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short_story
11-16-2006, 02:38 AM
Hey everyone. My question is, would you be interested in reading an erotic murder thriller-vs- the traditional thrillers?
The movie "Basic instinct" was an erotic thriller. Yes, it was a movie, but if an author wrote a book similar to it, with fresh plots, and a totally different ending would it interest you to purchase it?

aadams73
11-16-2006, 02:52 AM
Sure! M.J. Rose's books are have a real erotic thriller thing going on.

WackAMole
11-16-2006, 03:27 AM
Good story with lots of good sex too? duh..no brainer ;)

Good Word
11-16-2006, 05:03 AM
Keep in mind, the above answer was said by The Fonz. Heeeey.

I guess ya gotta write what ya gotta write.

Having said that, there is an erotica upswing in what is currently being released in various genres. Look at all those vampire novels by Laurell Hamilton. There is also a lot more erotica in what was previously considered plain old romance.

Elodie-Caroline
11-16-2006, 05:18 AM
Yes, of course I would... No matter what bad stuff is going on in the world or in anyone's own personal life, they're still having sex when the urge takes them; plus it's also the kind of stuff I write myself ;)

Ellie


Hey everyone. My question is, would you be interested in reading an erotic murder thriller-vs- the traditional thrillers?

Linda Adams
11-16-2006, 05:30 AM
Maybe. If it was a good story. One of the big complaints about Laurell K. Hamilton's recent books is that there is too much sex and not enough story (the story usually being a chapter near the beginning and one near the end of the book). And if it didn't have a serial killer in it. This is the only type of thriller I will not read.

Good Word
11-16-2006, 08:23 AM
I agree with you there, Linda. I actually liked her earlier stuff, but then I picked up another book (forget the name), and was kinda surprised. I thought there was too much sexual content, not enough story.

Jongfan
11-16-2006, 08:50 AM
Absolutely

MyFirstMystery
11-16-2006, 09:53 AM
Laurel K Hamilton's early books are a great example of weaving in the erotic with a compelling and fast paced story - I agree.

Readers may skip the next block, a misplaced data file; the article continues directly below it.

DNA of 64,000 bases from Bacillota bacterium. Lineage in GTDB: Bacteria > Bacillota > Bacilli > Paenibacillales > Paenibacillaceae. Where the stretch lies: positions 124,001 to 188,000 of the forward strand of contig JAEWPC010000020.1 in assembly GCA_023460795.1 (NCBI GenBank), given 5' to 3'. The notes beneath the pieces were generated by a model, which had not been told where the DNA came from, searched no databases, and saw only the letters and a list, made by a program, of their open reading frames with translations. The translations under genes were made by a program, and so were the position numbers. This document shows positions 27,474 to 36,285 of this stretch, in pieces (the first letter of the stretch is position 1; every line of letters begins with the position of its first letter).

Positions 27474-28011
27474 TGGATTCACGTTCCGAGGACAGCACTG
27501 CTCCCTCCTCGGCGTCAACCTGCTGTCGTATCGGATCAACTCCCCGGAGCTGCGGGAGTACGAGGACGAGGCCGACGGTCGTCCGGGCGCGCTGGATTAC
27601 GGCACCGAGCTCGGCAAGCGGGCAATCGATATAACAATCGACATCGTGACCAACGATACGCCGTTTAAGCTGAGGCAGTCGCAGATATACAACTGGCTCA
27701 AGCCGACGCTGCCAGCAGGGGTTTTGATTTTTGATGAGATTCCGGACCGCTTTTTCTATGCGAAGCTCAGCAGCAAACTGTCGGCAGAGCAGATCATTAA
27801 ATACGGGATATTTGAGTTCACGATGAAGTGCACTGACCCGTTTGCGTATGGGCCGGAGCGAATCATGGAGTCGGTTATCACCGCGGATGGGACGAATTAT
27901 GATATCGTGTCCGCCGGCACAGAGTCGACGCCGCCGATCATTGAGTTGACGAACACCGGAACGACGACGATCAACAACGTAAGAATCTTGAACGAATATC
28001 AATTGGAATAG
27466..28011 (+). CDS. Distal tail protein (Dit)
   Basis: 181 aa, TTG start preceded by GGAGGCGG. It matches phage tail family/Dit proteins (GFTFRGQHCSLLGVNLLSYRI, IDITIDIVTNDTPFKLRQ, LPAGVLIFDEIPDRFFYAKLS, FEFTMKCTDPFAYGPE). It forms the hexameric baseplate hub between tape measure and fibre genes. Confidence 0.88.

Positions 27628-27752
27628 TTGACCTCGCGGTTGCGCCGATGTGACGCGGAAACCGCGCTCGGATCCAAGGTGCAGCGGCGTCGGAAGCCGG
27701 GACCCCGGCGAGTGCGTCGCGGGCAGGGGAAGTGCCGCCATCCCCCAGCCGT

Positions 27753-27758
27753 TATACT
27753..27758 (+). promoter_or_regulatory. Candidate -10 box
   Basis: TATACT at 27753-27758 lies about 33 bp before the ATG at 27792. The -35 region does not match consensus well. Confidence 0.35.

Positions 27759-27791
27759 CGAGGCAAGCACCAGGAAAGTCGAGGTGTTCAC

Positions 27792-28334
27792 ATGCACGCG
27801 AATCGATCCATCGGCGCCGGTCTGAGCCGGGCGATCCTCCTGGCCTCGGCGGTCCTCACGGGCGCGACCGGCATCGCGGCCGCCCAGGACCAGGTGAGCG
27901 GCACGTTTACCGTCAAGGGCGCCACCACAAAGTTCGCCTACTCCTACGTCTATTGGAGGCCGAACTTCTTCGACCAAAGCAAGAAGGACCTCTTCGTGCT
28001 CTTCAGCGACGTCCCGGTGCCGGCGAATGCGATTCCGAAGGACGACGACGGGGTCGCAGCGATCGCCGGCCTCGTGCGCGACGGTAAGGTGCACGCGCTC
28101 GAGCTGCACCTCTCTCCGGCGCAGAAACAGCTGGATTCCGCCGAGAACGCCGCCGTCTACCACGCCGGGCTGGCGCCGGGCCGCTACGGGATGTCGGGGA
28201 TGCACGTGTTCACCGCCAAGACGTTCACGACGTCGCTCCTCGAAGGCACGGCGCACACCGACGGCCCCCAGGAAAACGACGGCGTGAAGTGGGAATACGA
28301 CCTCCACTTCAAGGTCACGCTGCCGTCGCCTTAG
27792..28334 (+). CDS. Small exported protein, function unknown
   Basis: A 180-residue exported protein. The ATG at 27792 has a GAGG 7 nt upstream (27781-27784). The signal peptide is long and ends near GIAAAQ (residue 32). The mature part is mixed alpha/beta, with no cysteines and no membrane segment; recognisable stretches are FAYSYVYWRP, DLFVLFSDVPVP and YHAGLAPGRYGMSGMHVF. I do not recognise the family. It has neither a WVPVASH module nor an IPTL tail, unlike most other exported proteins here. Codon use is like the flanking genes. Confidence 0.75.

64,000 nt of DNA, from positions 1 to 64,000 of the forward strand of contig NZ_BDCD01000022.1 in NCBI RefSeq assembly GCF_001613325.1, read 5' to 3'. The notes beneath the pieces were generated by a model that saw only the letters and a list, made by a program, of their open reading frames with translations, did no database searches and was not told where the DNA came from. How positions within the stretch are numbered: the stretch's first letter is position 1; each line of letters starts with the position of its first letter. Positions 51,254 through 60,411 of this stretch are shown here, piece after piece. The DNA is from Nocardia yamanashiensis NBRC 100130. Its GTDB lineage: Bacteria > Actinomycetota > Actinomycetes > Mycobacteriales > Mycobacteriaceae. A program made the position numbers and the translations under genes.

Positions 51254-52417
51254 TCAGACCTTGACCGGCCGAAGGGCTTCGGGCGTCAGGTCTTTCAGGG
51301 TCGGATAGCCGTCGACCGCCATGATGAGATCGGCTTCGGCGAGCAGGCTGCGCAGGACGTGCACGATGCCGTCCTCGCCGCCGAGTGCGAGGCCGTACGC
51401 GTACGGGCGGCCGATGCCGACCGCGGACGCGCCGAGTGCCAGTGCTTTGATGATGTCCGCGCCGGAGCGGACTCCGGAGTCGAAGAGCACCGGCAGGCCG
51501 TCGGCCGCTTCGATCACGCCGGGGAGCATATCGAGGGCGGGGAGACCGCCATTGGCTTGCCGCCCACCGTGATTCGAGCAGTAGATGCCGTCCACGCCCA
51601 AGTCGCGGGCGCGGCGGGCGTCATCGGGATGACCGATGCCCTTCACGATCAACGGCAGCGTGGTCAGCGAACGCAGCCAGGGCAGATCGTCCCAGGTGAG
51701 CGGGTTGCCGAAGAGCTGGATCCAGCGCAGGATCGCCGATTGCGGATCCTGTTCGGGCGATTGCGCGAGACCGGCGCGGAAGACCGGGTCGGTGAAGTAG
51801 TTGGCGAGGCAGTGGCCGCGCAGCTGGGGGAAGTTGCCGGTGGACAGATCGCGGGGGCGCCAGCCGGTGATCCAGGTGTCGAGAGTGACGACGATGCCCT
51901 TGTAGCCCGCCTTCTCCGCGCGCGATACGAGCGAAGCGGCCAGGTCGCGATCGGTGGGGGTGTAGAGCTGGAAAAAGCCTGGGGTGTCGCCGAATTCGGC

A good example to read might be the Laughing Corpse.

I have also been dissapointed with her later books. I don't care about all the sex, it's just the missing story that makes me sad. The sex has become the story.

70% Story, 20% Smut, 10% Puns & Witty Repartee = One happy ME.

MFM

Nakhlasmoke
11-16-2006, 02:54 PM
Why not? If it's well written, I'll read just about anything.

Elodie-Caroline
11-16-2006, 03:10 PM
I think it's quite sad that a well-established writer has to turn to 'just' sex to write and sell her stories, not that I've ever read any of Laurel K Hamilton's books though; it kind of makes you wonder if she writes all about the sex because there's something missing in her own life.

For the two WIPs I have going: The first one has loads of sex at the beginning of it -- a married man and a single woman; but then it turns in to a lot more than that and with many different characters and plots going on in it. My second WIP doesn't have any sex in it until near the very end.
I would rather show the characters of my work than their actual sex life.

Ellie.

Unique
11-16-2006, 03:53 PM
if an author wrote a book similar to it, with fresh plots, and a totally different ending would it interest you to purchase it?

No, I wouldn't. And I'd be upset if I picked it up by accident and didn't find out it was erotica until I got into it.

But that's just me. YMMV

Kate Thornton
11-17-2006, 02:02 AM